It’s a stark contrast from the more buoyant, melodic (i.e., “pop”) guitar solo we just heard. To be extremely reductive, the first solo is the Knack’s “My Sharona”; the second, which plays throughout this extended coda, is Santana’s “Black Magic Woman.”
Here’s Michaelangelo Matos on the two solos, from his 33⅓ book on Sign “O” the Times. Note that even the aforementioned first solo was compared by Greil Marcus to Duane Allman–high praise in rock-crit circles.
And note, too, how Matos concludes the passage: the album version of “ICNTTPOYM” is album rock par excellence, engineered specifically to close out a side of vinyl (the third side of a double album, no less).
I can’t seem to pin down the first person to make this comparison, but the coda of “ICNTTPOYM” recalls another side-closer by that most classic of “classic rock” bands, the Rolling Stones. Listen to this side by side with the earlier excerpt:
It’s worth noting that the Stones achieved this shift with two guitarists: Keith Richards takes the heavier riff in the first part of the song, while Mick Taylor takes the moodier solo on the coda. Prince, meanwhile, is both Keith and Mick (and the other Mick) in this scenario.
But I digress. There’s a reason why I’ve been putting all these scare quotes around words like “serious,” “important,” and “mature”: simply put, it’s now widely accepted that the hierarchies implicit in rock-centric music criticism are deeply subjective, and mostly bullshit.
Today, an artist like Prince would be (and is!) evaluated positively because of his “pop” qualities, not in spite of them. But in 1987, “rockism” (see link) was still the dominant mode for popular music criticism.
Remember that in early 1988, Sign “O” the Times would lose Album of the Year at the Grammy Awards to U2’s more conventionally “important” rock album, The Joshua Tree (to Prince’s palpable thrill in the gif below).
And I think it’s interesting to note that for the rest of his career, Prince largely abandoned the rockist sensibilities of “IWNTTPOYM.” His next few albums would focus on more emergent, cutting-edge sounds: house and other electronic dance music, New Jack Swing, and hip-hop.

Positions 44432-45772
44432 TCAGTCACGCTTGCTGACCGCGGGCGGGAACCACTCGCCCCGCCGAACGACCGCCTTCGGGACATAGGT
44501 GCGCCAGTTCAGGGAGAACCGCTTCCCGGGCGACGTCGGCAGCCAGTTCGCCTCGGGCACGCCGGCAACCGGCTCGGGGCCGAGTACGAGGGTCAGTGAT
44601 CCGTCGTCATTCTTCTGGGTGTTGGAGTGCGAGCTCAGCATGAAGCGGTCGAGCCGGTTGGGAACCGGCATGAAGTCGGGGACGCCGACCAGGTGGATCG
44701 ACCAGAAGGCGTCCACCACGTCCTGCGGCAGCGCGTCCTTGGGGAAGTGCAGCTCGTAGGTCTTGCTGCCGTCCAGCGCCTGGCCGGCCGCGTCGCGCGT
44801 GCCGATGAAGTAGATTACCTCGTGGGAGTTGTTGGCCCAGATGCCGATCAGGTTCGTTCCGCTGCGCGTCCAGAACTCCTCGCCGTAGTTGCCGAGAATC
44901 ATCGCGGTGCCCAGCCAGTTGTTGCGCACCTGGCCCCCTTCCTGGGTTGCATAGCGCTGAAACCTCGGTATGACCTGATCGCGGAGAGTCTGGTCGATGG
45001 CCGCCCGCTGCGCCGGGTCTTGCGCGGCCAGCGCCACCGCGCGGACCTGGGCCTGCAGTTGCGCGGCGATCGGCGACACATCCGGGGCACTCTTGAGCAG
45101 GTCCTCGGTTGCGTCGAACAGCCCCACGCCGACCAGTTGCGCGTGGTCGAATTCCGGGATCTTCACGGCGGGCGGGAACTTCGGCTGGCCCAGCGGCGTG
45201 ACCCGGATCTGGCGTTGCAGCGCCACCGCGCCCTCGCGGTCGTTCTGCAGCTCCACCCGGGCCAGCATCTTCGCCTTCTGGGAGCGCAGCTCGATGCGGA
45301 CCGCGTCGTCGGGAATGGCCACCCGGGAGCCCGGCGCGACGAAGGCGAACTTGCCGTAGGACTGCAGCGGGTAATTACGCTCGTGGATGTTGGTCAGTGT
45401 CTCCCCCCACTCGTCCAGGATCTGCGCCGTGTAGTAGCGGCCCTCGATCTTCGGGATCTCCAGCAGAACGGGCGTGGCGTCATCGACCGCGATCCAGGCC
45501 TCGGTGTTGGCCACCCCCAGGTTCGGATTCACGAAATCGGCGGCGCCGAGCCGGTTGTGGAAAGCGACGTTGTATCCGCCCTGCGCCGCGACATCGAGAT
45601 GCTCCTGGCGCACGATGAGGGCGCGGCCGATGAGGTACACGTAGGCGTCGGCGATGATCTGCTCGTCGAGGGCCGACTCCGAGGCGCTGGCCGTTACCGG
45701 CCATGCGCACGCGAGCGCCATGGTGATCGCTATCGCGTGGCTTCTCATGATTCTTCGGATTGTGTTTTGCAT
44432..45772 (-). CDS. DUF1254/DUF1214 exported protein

Even when he did record a “rock” album, like 1996’s Chaos & Disorder, it wasn’t designed with rock listeners or critics in mind–nor did it resonate with them.
Reading between the lines, it feels like the Grammy loss led Prince to cede the territory of “classic rock” to the likes of U2, while he leaned into his funkier side. As he put it in his 1990 Rolling Stone interview, U2 can’t do “Housequake.”
But that decision cut both ways. Rockist biases likely had at least a little to do with the decline in Prince’s critical reputation after 1987: He’d release plenty more albums in the next three decades, but none as near-universally acclaimed as Sign “O” the Times.
And, OK, I kind of lied earlier. Prince did return to the classic rock well at least one more time: appropriately enough, at his 2004 induction to the Rock and Roll Hall of Fame.
His performance in that night’s tribute to George Harrison stole the show by effectively splitting the difference between the flash of “ICNTTPOYM”’s first solo with the subtler tonality of the second; if anything is a successor to "ICNTTPOYM," this is it.
So there you have it: Prince’s brief, but illustrious classic rock period. I’ll leave you with this scrappy cover by his fellow Minnesotans the Replacements, whose own 1987 album, Pleased to Meet Me, was no slouch in the critical acclaim department.
Thanks for hanging out with me, and thanks again to @deejayumb and @EdgarKruize for the invite. Check back Thursday for Edgar’s thread on the SOTT tour, and then Friday for @bobbyfriction on “The Cross”!
And for more of me, you are of course welcome to check out my song-by-song Prince blog, Dance / Music / Sex / Romance. I probably won’t get to Sign “O” the Times for another couple of years, but it will be a fun ride getting there!